Purely based upon its amazing history and splendid sights, York is by far my fave city of the north to look around and explore. We frequently visit, and each time we do it is just as lovely as before. The kids love it an so do we. We therefore were understandably, super excited to dig deeper into it’s history this last weekend, when we were asked to review Fairfax house.

Fairfax House in York boasts to be the finest Georgian house in England, and bursting with history, charm and beauty, it really is a great way to learn about Georgian York. Set in the heart of the city (across from Clifford’s Tower), it easy to access and reveals so much about both the Georgian gentry and aristocracy, as well as those who lived below stairs.

I absolutely love anything that is devoted to sharing a piece of history, and very much enjoy wandering through old houses and being transported back to that particular period. I do however struggle when the kids don’t enjoy it so much and whine or mess with antiques (you know the score)! This wasn’t an issue at Fairfax House, as they were as equally fascinated and interested, and kept occupied by a wonderful learning experience through “Gregory” (the Townhouse mouse).

Using a beautifully printed booklet, they followed him through each room on a quest to discover facts, artefacts and stories about the house and those who once resided there. They had to search for him, draw things, count things, and seek out the answers, which was both interesting and fun.

Each room carried a different task, and it was lovely to see them confidently approach staff to ask questions, and in return listen intently to their wealth of knowledge about the house and it’s former residents. I loved seeing them getting excited about everything from decor and furniture, to little quirks, and of course discovering Gregory!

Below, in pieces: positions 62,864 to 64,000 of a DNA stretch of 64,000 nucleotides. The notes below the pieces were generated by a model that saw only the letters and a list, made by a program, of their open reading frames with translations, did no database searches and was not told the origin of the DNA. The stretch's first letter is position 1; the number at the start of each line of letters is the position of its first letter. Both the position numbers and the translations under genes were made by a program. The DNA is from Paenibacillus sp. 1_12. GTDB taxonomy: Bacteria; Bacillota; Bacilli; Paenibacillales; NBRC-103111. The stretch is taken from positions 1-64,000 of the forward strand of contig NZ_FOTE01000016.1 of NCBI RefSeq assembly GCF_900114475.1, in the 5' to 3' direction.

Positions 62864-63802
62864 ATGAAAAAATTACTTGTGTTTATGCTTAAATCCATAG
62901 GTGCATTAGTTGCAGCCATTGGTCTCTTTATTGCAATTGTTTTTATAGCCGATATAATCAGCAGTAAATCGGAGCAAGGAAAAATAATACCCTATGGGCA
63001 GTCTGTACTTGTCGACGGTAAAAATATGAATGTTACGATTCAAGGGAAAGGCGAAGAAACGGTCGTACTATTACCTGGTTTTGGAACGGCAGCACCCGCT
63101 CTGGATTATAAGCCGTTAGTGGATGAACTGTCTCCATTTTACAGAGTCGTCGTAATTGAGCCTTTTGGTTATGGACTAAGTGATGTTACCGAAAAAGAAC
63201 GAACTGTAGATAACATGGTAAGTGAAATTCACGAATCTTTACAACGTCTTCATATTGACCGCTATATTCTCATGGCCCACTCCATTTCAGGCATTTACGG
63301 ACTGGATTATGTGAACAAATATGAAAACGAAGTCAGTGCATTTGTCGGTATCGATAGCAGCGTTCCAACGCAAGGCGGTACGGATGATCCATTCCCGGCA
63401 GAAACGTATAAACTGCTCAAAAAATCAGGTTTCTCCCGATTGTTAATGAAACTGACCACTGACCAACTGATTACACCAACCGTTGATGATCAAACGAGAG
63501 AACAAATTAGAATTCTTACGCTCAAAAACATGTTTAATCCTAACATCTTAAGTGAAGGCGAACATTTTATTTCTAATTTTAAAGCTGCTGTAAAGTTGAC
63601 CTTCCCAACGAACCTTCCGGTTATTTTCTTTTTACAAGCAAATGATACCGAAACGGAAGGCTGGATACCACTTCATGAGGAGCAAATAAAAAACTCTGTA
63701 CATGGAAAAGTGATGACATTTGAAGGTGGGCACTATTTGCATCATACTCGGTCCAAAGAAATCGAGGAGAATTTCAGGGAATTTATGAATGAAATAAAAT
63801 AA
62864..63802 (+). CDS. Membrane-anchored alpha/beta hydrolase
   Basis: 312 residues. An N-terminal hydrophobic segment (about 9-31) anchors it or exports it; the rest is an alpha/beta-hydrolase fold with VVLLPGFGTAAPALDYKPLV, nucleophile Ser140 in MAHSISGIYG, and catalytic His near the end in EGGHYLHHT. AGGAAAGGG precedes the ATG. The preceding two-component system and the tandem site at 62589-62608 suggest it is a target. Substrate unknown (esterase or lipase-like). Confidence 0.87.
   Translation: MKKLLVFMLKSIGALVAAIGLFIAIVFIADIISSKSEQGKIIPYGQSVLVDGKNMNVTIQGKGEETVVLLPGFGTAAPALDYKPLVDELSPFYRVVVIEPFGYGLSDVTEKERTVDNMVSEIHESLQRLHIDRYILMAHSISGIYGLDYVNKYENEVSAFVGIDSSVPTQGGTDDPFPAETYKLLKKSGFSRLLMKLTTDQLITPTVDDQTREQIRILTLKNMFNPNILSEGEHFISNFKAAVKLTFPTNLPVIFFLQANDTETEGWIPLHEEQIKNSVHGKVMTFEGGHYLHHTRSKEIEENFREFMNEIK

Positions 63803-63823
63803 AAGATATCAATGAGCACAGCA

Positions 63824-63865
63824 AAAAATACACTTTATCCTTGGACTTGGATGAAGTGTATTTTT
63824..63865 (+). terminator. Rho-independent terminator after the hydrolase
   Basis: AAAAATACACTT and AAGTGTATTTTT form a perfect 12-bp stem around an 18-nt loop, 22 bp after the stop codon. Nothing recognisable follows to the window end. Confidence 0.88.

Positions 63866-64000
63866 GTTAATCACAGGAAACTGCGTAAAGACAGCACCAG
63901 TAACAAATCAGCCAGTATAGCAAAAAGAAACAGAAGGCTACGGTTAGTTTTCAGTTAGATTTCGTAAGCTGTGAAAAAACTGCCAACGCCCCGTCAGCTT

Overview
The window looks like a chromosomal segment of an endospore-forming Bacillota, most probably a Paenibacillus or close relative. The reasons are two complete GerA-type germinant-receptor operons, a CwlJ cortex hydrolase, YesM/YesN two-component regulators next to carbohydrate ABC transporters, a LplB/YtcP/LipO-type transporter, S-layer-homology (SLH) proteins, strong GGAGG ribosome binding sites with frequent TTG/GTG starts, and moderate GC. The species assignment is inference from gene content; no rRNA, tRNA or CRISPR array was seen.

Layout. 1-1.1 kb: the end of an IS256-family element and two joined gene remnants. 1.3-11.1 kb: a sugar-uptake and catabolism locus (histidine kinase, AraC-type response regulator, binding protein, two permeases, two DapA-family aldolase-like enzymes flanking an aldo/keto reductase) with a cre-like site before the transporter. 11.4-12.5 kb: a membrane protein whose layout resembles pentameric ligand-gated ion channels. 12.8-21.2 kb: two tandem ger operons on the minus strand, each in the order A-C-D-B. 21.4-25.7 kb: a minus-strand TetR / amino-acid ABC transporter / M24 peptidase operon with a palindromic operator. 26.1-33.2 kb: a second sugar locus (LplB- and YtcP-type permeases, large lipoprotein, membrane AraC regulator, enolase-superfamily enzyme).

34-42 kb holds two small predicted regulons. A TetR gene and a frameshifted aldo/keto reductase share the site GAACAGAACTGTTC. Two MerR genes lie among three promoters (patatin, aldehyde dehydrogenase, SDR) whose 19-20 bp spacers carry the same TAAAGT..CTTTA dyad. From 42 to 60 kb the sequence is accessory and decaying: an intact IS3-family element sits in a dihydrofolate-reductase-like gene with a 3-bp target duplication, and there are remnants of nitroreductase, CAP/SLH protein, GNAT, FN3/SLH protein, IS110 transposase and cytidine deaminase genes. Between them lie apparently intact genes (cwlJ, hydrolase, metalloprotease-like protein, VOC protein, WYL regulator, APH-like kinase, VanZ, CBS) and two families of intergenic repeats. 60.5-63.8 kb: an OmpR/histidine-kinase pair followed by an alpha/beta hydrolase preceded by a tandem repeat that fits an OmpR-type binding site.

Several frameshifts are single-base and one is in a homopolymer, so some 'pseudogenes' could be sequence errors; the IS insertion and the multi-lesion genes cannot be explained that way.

We especially loved the grandeur of the dining room, the funny pigeons baked in pies (kitchen) and the very tall beds in the bedrooms! The wallpapers, finishing’s, ceilings and staircases are incredibly beautiful and with both Gregory the mouse and the lovely people that work there it was a great morning.

I loved how kid/family friendly it was, from the fact under 6’s are Free, to the well planned activities with Gregory the mouse throughout the house. The staff welcomed children and had great tales to tell, and interesting little things to show them. It all added up to be a most fascinating and fun family visit!

Useful Info

Opening times –
Monday: Entrance by guided tour at 11.00am and 2.00pm. No bookings are required. Just arrive 10 minutes before the start of the scheduled tour. Tours last approximately 1 hour.
Bank Holiday Mondays: The House is open as normal 10.00am to 5.00pm and there are no guided tours.
Tuesday: 10.00am to 5.00pm.
Wednesday: 10.00am to 5.00pm.
Thursday: 10.00am to 5.00pm.
Friday: 10.00am to 5.00pm.
Saturday: 10.00am to 5.00pm.
Sunday: 11.00am to 4.00pm.

Cost –
Adult: £7.50
Concession: £6.00 (applies to over 60s and students)
Children: £3.00 (over 6 and under 16) and include the Townhouse Mouse Trail or Townhouse Mouse Quest.
Family ticket: £17.50 (2 adults and up to 3 children) – Which is VERY reasaonable. Remember under 6’s are free so if you have a tribe it’s very good!

Parking –
We arrived on Saturday, late morning and parking was easy to find in the car park next to Clifford’s Tower. I think it was about £3/hr. Check park and rides though, as these will probably be better value if you are spending a day in York.

Pushchairs – 
The only downside I found was that the house isn’t pushchair friendly. It wasn’t an issue as we carried Alice between us and then she walked in between. with this in mind, I would have preferred the carrier, so just bare it in mind if you have little one’s… They were happy to store the buggy for us!

Pictures –
No pictures are allowed in the house! Hard rule when you’re a blogger!!

Why not take a trip to York this half term or for a family weekend visit, and discover a little more about the Georgians. There are lovely tea rooms and places to eat close by, finished off with some Christmas shopping and walk on the wall will make for the perfect Autumnal day out!  I most certainly want to return to see it in its Christmas splendour!

  • Thank you to Fairfax House for inviting us to visit and review. The visit was complimentary in return for an honest review… I have permission to use their images. 

Oxford, I discovered last week, is such an incredibly beautiful place to visit. It’s streets are filled with stunning buildings, and it is a place that oozes with tales of the past (and of course a rich history of educating legends)! Just to wander around it leaves you feeling in awe and a sense of joyfulness! It was so lovely to visit there last weekend for a little family weekend adventure.